The Gilgan Centre: A buzzing hive of collaborative research

After opening its doors in late 2013, the Gilgan Centre in downtown Toronto has drawn 11 new scientists and 800 new researchers and graduate students from more than 44 different countries, including Dr. Monica Justice, Senior Scientist and Head of the Genetics & Genome Biology program at SickKids.

In September, 2013, SickKids Hospital opened its new research facility, the Peter Gilgan Centre for Research and Learning, which stands 21-stories tall in the heart of downtown Toronto. It was designed to be a hive for learning and research development, with the aim of attracting scientists, researchers, and trainees from around the world. Now, a year and a half later, the Gilgan Centre has recruited an impressive crew of international health leaders. Catalyst looks at the influential research of one such leader, Dr. Monica Justice, and how the building itself has inspired her innovative work by fostering collaboration.

Meet Dr. Monica Justice: leading international research in genetics

Dr. Monica Justice is a Senior Scientist and Head of the Genetics & Genome Biology program at SickKids, and she brings significant experience to the role. She recently moved to SickKids from Baylor College of Medicine, Houston, Texas, where she was a Professor in the Department of Molecular and Human Genetics and Director of the Mouse Embryonic Stem Cell Core and the BaSH Consortium for the Production and Broad-based Phenotyping of Knockout Mice. Prior to her work at Baylor, Dr. Justice spent some time as a postdoctoral fellow in the Mammalian Genetics Laboratory at the National Cancer Institute in Washington, D.C., after receiving her PhD from Kansas State University in mouse developmental genetics.

Dr. Monica Justice, Senior Scientist and Head of the Genetics & Genome Biology program at SickKids

Dr. Monica Justice, Senior Scientist and Head of the Genetics & Genome Biology program at SickKids.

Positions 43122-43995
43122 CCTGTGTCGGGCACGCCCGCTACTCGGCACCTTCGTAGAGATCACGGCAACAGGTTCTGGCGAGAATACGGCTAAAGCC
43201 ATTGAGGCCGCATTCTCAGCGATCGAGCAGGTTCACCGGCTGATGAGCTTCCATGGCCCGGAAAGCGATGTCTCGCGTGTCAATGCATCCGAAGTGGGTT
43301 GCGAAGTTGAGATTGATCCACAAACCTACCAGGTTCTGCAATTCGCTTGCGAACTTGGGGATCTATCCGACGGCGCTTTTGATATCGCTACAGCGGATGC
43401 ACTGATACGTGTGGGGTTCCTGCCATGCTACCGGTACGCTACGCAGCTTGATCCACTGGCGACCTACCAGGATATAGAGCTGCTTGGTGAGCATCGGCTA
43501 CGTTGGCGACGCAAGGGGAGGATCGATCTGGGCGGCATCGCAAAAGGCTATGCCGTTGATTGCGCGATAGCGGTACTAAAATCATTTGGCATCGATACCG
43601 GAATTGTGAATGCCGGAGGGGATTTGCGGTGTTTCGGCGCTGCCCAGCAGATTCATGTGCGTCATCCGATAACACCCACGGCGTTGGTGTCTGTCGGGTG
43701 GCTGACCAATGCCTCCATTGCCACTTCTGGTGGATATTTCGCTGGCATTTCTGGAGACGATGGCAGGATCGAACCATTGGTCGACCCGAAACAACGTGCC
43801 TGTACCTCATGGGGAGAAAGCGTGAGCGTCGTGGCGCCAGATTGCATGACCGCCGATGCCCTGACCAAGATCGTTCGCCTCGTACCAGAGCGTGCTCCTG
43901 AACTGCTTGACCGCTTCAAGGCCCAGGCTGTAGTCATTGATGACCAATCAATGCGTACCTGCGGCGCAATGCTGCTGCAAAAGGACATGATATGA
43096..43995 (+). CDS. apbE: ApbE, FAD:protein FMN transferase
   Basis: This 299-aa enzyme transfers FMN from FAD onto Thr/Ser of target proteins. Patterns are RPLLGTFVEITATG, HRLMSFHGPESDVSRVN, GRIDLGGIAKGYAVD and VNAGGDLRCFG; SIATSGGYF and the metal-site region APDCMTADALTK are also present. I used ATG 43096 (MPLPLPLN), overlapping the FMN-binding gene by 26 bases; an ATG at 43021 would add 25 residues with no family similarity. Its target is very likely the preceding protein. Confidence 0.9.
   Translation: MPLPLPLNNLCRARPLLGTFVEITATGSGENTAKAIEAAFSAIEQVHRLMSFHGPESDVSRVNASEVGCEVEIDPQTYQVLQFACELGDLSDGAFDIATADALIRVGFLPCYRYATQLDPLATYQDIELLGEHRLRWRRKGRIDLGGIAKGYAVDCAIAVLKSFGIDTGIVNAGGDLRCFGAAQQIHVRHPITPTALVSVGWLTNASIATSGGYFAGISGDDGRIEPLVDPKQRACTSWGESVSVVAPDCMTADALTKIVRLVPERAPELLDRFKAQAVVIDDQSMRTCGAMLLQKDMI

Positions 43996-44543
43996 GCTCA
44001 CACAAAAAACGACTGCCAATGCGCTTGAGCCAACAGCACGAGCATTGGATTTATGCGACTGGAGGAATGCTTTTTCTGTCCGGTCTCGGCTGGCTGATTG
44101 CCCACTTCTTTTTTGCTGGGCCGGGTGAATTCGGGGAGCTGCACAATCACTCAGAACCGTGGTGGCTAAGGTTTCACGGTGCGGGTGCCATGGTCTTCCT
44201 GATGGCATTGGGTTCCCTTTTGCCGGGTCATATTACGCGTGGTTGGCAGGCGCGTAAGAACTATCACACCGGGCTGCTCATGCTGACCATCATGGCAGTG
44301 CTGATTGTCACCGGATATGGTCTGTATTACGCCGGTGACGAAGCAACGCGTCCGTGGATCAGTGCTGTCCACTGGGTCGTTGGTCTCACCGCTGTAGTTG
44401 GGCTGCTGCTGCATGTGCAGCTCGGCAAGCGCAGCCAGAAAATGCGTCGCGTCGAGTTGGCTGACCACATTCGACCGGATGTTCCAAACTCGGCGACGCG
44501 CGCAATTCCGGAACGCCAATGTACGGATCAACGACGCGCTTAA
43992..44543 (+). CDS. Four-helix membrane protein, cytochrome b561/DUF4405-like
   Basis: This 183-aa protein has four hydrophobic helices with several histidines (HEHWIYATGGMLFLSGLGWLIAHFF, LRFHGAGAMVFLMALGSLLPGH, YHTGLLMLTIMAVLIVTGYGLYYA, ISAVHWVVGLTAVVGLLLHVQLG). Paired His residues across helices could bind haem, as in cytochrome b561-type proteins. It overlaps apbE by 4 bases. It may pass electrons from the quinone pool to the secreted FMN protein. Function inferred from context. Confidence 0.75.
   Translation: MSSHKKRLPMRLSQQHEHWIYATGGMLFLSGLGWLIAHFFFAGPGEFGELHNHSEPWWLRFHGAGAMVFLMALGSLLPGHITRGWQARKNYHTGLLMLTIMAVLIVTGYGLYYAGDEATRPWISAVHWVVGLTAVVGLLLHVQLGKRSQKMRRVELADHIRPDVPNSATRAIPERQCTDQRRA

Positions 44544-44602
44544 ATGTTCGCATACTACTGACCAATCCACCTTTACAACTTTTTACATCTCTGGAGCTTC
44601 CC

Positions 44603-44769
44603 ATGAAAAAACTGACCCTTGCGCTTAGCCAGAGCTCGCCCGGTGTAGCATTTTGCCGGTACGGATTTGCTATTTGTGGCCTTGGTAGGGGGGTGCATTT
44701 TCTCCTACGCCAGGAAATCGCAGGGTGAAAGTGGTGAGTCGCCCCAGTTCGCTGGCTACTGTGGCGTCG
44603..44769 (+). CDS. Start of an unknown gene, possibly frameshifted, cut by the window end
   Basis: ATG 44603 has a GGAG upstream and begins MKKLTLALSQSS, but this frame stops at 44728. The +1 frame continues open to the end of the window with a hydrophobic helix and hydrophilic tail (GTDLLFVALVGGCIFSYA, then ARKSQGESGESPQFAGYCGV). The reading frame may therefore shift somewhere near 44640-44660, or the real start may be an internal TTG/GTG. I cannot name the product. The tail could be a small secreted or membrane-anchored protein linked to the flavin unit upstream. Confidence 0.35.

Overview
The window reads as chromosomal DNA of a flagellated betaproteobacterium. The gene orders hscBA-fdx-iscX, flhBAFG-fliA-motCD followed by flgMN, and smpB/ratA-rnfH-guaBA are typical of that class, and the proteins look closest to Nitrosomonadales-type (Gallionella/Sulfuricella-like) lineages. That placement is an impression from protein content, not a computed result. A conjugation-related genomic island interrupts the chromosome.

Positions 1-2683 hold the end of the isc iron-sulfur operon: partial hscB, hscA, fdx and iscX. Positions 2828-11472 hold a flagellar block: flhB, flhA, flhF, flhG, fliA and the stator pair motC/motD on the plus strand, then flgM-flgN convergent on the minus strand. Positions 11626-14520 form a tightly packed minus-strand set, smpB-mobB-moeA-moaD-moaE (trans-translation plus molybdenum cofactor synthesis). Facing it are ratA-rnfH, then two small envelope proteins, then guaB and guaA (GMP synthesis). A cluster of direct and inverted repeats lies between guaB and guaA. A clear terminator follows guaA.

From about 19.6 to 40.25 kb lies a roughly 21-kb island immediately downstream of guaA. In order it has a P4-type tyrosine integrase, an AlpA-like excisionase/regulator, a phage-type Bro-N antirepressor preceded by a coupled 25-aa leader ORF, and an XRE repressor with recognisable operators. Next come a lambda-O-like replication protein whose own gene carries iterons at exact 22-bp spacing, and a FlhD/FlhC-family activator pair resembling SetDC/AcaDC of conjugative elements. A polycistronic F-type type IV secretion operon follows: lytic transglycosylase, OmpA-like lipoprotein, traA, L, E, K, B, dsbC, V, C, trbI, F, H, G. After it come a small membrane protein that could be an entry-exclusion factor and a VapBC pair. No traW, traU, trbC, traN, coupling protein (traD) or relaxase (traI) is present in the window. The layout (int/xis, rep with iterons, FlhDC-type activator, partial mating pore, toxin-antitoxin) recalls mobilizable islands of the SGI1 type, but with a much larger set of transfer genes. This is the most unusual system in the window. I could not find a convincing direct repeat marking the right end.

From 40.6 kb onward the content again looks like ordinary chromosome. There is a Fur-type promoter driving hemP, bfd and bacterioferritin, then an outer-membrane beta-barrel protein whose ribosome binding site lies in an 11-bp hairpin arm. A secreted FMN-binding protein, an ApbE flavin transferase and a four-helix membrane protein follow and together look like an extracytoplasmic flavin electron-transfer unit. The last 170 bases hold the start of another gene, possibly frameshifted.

Dr. Justice is internationally recognized as a pioneer in the field of mouse mutagenesis. Her research exploits the similarities between mouse and human genes and chromosome regions to develop an understanding of the basis for human diseases. The aim of Dr. Justice’ overall research is to ameliorate disease states in humans by merging mouse modelling with clinical genetics—a method that can be applied to a variety of health issues.

Dr. Justice’ mouse modelling method has gained traction on an international scale, and has had a significant impact on genetic research in diverse areas including cancer, reproduction, neurobiology, obesity, and blood, heart, and bone development.

Now at the Gilgan Centre, Dr. Justice has been primarily focused on a genetic suppressor screen in a mouse model for Rett Syndrome (RTT) to identify pharmacologically targetable pathways for disease suppression. Rett syndrome is a devastating neurodegenerative disease that affects children and currently has no cure. For SickKids patients and children around the world suffering from Rett Syndrome, Dr. Justice’ research could lead to a breakthrough treatment that gets to the genetic root of the disease.

At the Gilgan Centre, collaboration counts

Dr. Justice was sought after by international labs, so what drew her to the Gilgan Centre? “To me, the Gilgan Centre is a model for how research should be carried out,” she says. “The type of research, the design of the building and its place within the SickKids community is important not only for the type of research I do, but because this type of infrastructure fosters endless collaboration.”

And she’s right. The architects of the Gilgan Centre had collaboration in mind when they put the designs together. Before the centre was built, the SickKids research staff was scattered across the city in six different buildings. The Gilgan Centre has united them under one roof, in what is believed to be the largest child health research tower in the world.

Home to unique features such as a 250-seat auditorium, open areas and gathering spots, and a tele-education room, the 750,000 square-foot facility was built to be a hive of collaboration.

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Collaborative space at the Gilgan Centre. Photography courtesy of SickKids.

By building a space that’s explicitly and unapologetically dedicated to even the most specialized research and learning needs, SickKids has sent the message to international health research leaders that it is open to new and innovative avenues of discovery. And it’s no surprise those health leaders have responded by joining the Gilgan Centre team.

Dr. Justice’ lab is funded by grants from the Rett Syndrome Research Trust and the National Institutes of Health. This April, she became a CIHR-funded Canada Research Chair in Mammalian Molecular Genetics. For more information on the Gilgan Centre or Dr. Justice, visit www.sickkids.ca.